WTA states that it is committed to ensuring that USF remains stable, predictable and sufficient for years to come, and stressed that the success of USF in getting quality broadband to many rural areas. The new BEAD and Middle Mile Broadband Infrastructure grant programs “have the potential to make major strides toward closing the digital divide and attaining the ultimate goal of universal access by all Americans to reliable, affordable, high-speed broadband services” but in most high-cost, rural areas that will not be all that is required. There will always be a need for ongoing support for upgrades, maintenance, and repairs to networks as well as support to repay substantial outstanding loans incurred to fund prior broadband infrastructure investment.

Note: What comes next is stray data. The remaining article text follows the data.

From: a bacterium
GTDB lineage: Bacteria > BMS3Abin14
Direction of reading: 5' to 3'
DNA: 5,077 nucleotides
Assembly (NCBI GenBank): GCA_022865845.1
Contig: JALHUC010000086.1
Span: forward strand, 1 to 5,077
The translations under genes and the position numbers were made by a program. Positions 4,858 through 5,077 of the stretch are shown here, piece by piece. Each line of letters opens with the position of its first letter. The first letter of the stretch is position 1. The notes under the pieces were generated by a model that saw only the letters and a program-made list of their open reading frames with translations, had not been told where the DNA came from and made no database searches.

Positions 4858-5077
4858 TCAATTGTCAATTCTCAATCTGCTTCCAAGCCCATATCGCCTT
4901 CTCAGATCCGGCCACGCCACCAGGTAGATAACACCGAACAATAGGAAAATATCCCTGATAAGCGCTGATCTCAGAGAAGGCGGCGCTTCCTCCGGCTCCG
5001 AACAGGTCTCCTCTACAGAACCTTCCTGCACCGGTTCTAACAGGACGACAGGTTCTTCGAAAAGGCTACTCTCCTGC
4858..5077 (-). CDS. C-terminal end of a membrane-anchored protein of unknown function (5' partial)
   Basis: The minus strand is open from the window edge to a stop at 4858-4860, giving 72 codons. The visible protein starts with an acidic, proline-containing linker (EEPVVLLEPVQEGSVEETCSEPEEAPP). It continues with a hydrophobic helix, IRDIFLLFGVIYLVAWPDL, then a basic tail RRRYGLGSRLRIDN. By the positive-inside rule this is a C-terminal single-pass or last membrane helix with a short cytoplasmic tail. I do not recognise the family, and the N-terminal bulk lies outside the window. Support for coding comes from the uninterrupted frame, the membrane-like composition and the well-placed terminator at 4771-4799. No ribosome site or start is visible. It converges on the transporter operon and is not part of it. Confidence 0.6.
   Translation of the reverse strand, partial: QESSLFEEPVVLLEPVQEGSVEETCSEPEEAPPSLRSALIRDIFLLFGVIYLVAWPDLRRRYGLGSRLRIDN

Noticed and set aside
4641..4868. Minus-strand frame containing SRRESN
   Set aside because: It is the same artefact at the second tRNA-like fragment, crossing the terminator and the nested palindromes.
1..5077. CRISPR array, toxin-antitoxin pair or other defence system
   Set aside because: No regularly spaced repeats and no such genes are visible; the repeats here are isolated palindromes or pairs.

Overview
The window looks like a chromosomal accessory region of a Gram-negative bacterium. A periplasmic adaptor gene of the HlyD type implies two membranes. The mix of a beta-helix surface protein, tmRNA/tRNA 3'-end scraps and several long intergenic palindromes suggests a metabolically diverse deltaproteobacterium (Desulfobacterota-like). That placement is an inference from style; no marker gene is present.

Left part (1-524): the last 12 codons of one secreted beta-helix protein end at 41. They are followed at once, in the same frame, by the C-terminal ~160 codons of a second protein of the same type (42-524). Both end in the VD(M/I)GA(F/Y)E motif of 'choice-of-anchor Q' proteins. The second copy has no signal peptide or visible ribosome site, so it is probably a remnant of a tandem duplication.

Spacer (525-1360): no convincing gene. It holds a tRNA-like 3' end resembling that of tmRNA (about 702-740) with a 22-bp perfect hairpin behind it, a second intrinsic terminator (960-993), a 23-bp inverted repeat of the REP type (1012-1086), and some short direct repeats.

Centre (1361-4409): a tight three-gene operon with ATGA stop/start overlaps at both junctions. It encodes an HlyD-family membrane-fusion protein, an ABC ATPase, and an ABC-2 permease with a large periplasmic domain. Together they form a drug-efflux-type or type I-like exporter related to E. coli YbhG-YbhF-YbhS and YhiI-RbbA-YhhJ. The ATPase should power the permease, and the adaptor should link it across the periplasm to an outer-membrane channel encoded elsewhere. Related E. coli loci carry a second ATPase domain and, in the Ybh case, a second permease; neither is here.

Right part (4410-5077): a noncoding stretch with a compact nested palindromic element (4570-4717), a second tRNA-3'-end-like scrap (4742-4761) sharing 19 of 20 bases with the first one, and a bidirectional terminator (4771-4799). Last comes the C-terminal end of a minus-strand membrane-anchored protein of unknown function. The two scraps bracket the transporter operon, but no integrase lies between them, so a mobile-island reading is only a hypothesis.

The future USF should be focused on promoting Fiber-to-the-Home as it is the most robust, reliable and scalable broadband service technology. This requires a revision of the Commission’s principle of “technology neutrality” to one of “technology complementarity” for high-cost support purposes. Only in the most remote locations should other technologies be considered adequate for future needs.
On the contributions side, WTA reiterated its support for modernizing the methodology by which USF is funded so that pressure is relieved on long-distance voice customers and the burden of supporting the broadband network properly falls on the all users of today’s network.